duration of diastole
single most important risk factor for development of aortic dissection
(next: cystic medial degeneration, connective tissue disorder)
diabetes mellitus is an important risk factor for developing which 2 major diseases
most impt factor for development of aortic aneurysm?
atherosclerosis (high cholesterol)
what 4 things increase risk for atherosclerosis (2)
1. high cholesterol
4. diabetes mellitus
t. pallidium infects what part of aorta
vasa vasorum in adventitia of ascending thoracic aorta
weakens wall -> predispose to ascending aortic aneursym
dissection = rare w/ syphillis
rx for status epilepticus (4 steps)
1st line: IV lorazepam
2nd. simultaneous phenytoin.
if still seizing:
if still seizing
4: intubate / general anesthesia
definition of status epilepticus?
generalized tonic clonic seizure lasting for more than 30min w/o return to consciousness.
mechanism of valproic acid
increase Na+ channel inactivation
block NMDA receptor
affect K+ current
GABA Cl- receptors
rx for myoclonic seizure
valproate -> first line
definition of myoclonic seizure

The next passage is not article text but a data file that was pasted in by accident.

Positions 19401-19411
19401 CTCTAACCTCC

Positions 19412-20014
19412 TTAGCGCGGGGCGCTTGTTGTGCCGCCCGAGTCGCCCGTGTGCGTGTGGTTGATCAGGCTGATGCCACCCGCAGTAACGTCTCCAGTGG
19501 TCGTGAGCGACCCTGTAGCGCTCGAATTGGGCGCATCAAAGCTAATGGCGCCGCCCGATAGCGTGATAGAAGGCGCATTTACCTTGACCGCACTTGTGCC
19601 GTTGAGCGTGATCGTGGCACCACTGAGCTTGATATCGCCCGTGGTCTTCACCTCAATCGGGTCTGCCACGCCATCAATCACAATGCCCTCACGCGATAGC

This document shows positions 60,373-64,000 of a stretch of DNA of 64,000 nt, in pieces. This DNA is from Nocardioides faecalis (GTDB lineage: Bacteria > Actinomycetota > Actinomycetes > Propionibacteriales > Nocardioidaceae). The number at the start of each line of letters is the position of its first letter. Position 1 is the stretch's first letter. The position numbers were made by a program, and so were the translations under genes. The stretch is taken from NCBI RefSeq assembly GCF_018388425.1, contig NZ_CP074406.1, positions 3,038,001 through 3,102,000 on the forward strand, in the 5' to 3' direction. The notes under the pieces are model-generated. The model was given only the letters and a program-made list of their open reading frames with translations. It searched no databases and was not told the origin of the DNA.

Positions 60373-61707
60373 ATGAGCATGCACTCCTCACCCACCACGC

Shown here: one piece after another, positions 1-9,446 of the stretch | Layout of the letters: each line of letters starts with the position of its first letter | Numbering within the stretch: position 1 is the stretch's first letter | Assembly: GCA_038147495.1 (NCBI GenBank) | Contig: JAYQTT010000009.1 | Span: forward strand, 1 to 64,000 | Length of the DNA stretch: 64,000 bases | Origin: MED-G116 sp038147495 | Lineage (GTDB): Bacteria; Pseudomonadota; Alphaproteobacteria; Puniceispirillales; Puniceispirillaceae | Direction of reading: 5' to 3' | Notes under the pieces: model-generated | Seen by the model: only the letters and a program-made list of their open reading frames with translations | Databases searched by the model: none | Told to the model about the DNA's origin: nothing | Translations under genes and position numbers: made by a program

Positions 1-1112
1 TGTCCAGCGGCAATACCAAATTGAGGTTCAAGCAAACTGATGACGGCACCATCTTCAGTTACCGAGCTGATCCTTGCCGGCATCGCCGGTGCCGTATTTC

repetitive seizures, consisting of brief, symmetric muscular contractions w/ loss of body tone causing patient to fall or slump forward.
usu morning and ppt by stress / sleep deprivation
myoclonic seziure vs. tourette tics
tourette: motor tics are nonrhythmic, temporarily suppressible, often preceeded by urge to make stereotyped movement
rx for tourette
typical & atypical antipsychotics, like haloperidol
describe tonic clonic
generalized tonic extension, followed by clonic rhythmic motions
which DNA pol has 5'-3' exonuclease activity
DNA pol I (remove primer)
also have 3'-5' corrective abilities
binds to many iron containing enzymes.
most importantly: cytochrome a-a3 complex (in complex IV)
toxicity: inhibits aerobic metabolism --> rapid death
complex I of ETC is known as? inhibited by?
inhibited by: rotenone
complex II of ETC is known as? inhibited by?
complex III of ETC is known as? inhibited by?
has coenzyme Q
blocked by amtimycin A
complex IV of ETC known as?
has cytochrome C (between it and complex III)
cyanide + CO
cytochrome a a-a3 complex blocked by cyanide
complex V also known as? inhibited by?
why make methemeglobin in cyanide toxicity (w/ nitrites)
methemoglobin can't bind oxygen, but can bind & sequester cyanide (keeps poision away from mitochondria, etc)
cyanide binds ferric iron more than mitochondrial cytochrome enzymes
Dubin-Johnson problem? gross? histology?
defect in hepatic excretion of (conjugated) bilirubin across canalicular membrane.
gross: liver is black
histology: features are normal, though dense pigment of epinephrine metabolites within lysosomes can be seen
histology of liver: dense pigments of epinephrine metabolites in lysosomes?
diagnosis of dubin johnson
conjugated hyperbilirubinemia w/ direct bilirubin > 50%
otherwise normal liver function profile must be present
confirmation: unusually high levels of coproporphyrin I
Ras-MAP kinase signalling cascade
autophosphorylation of RTK